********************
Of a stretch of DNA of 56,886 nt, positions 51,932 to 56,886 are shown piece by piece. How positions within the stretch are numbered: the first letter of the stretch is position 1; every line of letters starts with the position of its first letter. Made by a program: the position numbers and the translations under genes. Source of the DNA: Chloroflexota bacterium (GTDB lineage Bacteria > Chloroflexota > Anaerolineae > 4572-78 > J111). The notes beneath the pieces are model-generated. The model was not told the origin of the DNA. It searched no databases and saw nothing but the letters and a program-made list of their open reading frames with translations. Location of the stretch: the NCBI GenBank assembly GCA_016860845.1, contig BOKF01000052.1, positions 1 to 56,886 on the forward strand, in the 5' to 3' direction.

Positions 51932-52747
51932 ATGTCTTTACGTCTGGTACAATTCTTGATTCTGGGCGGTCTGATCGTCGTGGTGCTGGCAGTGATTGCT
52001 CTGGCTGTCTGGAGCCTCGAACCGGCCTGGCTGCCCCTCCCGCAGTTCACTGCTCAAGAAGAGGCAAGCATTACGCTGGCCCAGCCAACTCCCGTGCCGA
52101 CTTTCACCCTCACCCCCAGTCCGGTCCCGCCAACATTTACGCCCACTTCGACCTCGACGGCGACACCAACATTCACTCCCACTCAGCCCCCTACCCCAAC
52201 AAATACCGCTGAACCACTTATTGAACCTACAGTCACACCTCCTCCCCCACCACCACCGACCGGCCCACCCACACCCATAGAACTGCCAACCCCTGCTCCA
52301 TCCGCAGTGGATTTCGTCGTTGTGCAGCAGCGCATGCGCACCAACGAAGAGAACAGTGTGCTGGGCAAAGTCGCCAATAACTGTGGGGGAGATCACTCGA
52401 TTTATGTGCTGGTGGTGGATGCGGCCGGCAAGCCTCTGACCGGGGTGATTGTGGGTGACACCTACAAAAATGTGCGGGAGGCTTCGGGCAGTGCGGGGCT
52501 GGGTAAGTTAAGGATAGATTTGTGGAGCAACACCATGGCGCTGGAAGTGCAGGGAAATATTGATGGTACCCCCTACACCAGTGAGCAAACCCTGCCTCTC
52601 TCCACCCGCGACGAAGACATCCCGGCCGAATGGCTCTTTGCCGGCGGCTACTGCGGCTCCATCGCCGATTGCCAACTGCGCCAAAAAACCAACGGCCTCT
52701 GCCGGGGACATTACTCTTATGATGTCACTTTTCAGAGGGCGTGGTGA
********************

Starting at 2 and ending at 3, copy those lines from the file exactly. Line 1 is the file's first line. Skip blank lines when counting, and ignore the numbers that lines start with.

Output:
Positions 51932-52747
51932 ATGTCTTTACGTCTGGTACAATTCTTGATTCTGGGCGGTCTGATCGTCGTGGTGCTGGCAGTGATTGCT